Airport, please! heading to Tadao Ando’s Lee Ufan museum at the Benesse Art Site, Naoshima

by leslierankowfinearts

Lee Ufan Museum


A museum resulting from the collaboration between internationally acclaimed artist Lee Ufan, presently based mainly in Europe, and architect Tadao Ando. The Ando-designed semi-underground structure houses paintings and sculptures by Lee spanning a period from the 1970s to the present day. Lee’s works resonate with Ando’s architecture, giving visitors an impression of both stillness and dynamism. Located in a gentle valley surrounded by hills and the ocean, the museum offers a tranquil space where nature, architecture and art come in resonance with each other, inviting to peaceful and quiet contemplation, in a society overflowing with material goods.

Lee Ufan

Artist Lee Ufan

Located in a gentle valley surrounded by hills and the ocean, the architecture designed by Tadao Ando to conform to the landform and the pole created by Lee in front of the entrance create a tension between the horizontal and the vertical. The floor plan with rectangular and triangular spaces are ranged across this valley which leads to the sea brings a rhythm to the architecture.

The museum offers the official catalog of the Lee Ufan Museum. It contains dialogues between Lee Ufan and Tadao Ando, the works collected by the museum, and more.


Lee Ufan was one of the leading figures of the Mono-ha school (School of Things), a contemporary art movement emerging in the late 1960s. Ufan’s works in the museum include two- dimensional paintings featuring repetitive brushstrokes laid down with the rhythm of quiet breathing and sculptures that organically combine stones and steel plates, in which the artist’s interventions are reduced to the bare minimum.

lee Ufan

Lee Ufan was born in Gyeongsangnam-do, Korea, in 1936, while the country was under Japanese occupation. Following training in traditional inkbrush techniques at Seoul National University High School, in 1956 he moved to Tokyo, where he studied philosophy at Nihon University. In 1967 he had his first solo show at Sato Gallery, Tokyo, and in 1968 his work was included in Contemporary Korean Painting at Tokyo Museum of Modern Art. In 1969 Lee staged an ephemeral happening and made contingent structures for the 9th Contemporary Art Exhibition of Japan at Tokyo Metropolitan Museum of Art, which signaled a departure from his earlier optical, discrete paintings. This show brought together Japanese artists identified with Mono-ha (School of Things).

Lee Ufan Museum
Benisee Art Site

Throughout the 1970s, the artist participated in several exhibitions that juxtaposed North American, East Asian, and European artists to highlight their shared concern with material, process, and site. A dedicated teacher and prolific cultural critic, Lee published seventeen books. In recent years, acclaim for his work has brought him exhibitions worldwide. In 2010 the Lee Ufan Museum, designed by Tadao Ando, opened in Naoshima, Japan. Increasingly distilled and monumental, the artist’s sculptures continue to juxtapose natural and industrial materials, in keeping with his relational philosophy. Lee lives and works in Kamakura, Japan, and Paris.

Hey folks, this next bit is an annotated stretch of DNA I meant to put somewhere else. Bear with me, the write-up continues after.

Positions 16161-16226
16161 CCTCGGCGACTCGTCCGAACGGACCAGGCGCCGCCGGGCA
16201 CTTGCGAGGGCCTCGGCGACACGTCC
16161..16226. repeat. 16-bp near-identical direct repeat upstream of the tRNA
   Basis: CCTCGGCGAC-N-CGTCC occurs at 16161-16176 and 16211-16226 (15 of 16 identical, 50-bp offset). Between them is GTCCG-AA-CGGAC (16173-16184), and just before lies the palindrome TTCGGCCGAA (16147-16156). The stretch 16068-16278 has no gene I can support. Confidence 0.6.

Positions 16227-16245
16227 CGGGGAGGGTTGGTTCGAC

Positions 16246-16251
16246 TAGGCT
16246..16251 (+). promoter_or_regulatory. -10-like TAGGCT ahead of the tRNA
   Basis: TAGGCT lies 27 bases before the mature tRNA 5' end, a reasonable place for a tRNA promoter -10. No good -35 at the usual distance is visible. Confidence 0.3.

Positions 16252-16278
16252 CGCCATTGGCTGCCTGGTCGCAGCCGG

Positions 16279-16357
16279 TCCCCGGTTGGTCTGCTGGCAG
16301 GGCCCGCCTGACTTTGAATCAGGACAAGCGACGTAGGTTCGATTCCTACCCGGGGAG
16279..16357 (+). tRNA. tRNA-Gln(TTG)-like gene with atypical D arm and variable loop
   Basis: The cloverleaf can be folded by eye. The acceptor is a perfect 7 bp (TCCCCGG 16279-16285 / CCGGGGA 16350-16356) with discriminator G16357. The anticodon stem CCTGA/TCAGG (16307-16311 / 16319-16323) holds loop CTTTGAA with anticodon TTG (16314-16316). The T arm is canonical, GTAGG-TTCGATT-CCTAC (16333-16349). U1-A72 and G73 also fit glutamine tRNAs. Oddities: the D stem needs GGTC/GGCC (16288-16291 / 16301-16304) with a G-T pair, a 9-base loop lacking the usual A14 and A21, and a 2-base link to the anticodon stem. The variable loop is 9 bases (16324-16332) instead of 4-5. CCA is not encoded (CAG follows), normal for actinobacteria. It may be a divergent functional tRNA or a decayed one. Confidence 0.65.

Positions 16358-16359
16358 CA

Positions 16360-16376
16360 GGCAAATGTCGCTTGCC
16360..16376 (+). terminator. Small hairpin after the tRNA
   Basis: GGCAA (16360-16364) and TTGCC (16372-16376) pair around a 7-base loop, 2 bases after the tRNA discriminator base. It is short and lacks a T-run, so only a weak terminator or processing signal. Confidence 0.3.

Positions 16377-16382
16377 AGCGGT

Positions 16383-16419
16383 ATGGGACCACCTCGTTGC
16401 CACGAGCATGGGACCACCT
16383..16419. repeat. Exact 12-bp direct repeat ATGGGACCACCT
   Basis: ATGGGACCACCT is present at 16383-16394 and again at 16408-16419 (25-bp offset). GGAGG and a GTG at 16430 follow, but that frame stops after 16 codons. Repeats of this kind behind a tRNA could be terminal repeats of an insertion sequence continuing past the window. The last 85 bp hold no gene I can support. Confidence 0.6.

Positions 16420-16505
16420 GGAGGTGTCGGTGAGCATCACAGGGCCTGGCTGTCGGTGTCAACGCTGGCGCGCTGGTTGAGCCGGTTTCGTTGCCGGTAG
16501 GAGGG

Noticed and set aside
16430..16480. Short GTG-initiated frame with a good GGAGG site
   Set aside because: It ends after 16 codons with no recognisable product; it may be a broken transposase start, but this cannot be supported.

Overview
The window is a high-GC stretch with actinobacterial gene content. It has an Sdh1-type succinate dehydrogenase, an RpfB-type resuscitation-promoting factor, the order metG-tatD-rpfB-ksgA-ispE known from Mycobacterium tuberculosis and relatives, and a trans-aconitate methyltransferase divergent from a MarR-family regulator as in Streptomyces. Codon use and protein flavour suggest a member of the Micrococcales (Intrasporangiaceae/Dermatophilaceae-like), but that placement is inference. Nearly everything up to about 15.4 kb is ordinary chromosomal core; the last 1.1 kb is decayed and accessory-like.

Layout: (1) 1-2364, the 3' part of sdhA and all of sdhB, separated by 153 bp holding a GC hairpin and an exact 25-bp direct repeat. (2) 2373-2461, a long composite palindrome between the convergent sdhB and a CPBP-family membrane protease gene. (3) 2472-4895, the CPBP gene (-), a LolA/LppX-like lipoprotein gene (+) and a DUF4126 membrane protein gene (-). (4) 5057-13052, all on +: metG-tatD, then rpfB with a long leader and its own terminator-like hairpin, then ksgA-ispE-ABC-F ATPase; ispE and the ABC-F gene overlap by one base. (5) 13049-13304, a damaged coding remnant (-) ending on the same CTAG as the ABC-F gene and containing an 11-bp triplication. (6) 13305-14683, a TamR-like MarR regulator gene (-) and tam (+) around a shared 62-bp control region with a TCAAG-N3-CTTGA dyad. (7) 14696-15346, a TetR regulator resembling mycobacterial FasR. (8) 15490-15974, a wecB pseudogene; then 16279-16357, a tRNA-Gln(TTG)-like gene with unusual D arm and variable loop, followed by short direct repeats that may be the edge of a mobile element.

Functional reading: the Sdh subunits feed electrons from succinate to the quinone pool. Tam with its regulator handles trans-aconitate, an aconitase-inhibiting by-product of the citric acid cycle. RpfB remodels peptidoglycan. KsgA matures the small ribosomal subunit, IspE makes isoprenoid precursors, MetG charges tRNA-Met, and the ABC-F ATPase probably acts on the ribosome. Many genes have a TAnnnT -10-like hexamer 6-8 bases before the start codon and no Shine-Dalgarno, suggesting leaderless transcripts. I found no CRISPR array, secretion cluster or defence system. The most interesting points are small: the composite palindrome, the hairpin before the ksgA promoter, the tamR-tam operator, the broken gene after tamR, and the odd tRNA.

PACE Gallery, East Hampton

A recent exhibit at the newly established post-pandemic gallery Pace opened in East Hampton gave us all the opportunity to see the artist’s new paintings and his distinct approach to color and space.

There is a spontaneity to his process allowing the brush to move across his canvas and positioning the lozenge like areas of color within the space and an unconscious spontaneous intuitive sense of timeless placement.

Lee Ufan is recognized for his unconventional artistic processes which underscore the relationship between the viewer, the artwork, and the spaces they inhabit and for philosophical writings that challenge prevailing notions of artmaking with attention on spatial and temporal conditions.

Lee’s first one-artist exhibition occurred at Sato Gallery, Tokyo, in 1967, and coincided with the publication of The Aesthetics of Self-Contradiction, his critical examination of aesthetics, cultural production, and national identity. His drawings and paintings in the mid-1960s expressed this critique in visual form and were precursors to his From Point and From Line series, which concluded in 1984. Exhibiting a distilled visual language based on an amalgamation of Eastern and Western aesthetics and philosophy, these works emphasize system, structure, and process through fields of dots or lines to create tension between his gestures and the picture plane, while marking the passage of time.

Dialogue 2020
acrylic on canvas


http://lee fan 8 page pdf

These covid times of fear and unpredictability, the unknown and unexpected, find comfort in the calm serenity and all-knowing quality  of Lee Ufan’s paintings and sculpture. Naoshima, here we come!